The elders in my village say they have never seen this kind of damage in their lifetime, and neither have I.
My ancestors migrated here 200 years ago. On some days I wonder why they brought us here to this remote haor region. On other days, I thank them, for we have never been short of rice and fish, until today.
I harvest once a year and catch fish when the water comes in, but this year the fish is dying too. I do not have enough money to start a business because the water took everything. Every family in this village sold the livestock they owned. I sold off the two cows I had.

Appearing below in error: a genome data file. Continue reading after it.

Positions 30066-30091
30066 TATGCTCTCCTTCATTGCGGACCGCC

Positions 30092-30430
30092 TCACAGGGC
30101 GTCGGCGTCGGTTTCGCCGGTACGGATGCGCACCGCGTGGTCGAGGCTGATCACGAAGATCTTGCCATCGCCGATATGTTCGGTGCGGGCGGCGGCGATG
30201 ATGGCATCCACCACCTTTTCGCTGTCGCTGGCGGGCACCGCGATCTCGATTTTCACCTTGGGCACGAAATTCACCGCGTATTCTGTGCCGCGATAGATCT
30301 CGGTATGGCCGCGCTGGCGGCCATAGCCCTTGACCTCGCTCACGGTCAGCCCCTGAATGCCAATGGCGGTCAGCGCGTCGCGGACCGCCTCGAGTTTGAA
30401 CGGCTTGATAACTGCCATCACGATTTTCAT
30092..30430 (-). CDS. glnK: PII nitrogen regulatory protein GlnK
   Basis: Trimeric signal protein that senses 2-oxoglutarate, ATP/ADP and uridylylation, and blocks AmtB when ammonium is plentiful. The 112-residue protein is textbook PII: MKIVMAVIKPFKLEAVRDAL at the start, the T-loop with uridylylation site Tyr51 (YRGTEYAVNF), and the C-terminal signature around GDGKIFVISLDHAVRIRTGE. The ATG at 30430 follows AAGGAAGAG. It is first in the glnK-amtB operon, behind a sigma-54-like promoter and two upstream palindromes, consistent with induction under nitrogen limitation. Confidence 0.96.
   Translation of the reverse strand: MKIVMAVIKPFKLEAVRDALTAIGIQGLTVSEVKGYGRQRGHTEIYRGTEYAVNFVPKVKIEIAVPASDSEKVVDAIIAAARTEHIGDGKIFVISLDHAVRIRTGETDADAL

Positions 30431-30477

My son dropped out of school as I could not pay his tuition fees, and left village without even telling me. He called to tell me that he is in Dhaka, and found a job at an electronic repairing shop. He is living alone in a big city and it scares me. He needs to continue his education. I told him to come back. I promised him that I will find a way.
But what can I really do, other than praying that this misery ends soon? We could not cook today because we did not have any firewood. My village would have celebrated Nobanno Utshob, the harvest celebration, at this time of the year, but the waters have turned the festive season into days of uncertainty.
– Story as narrated by Phool Miah, a farmer.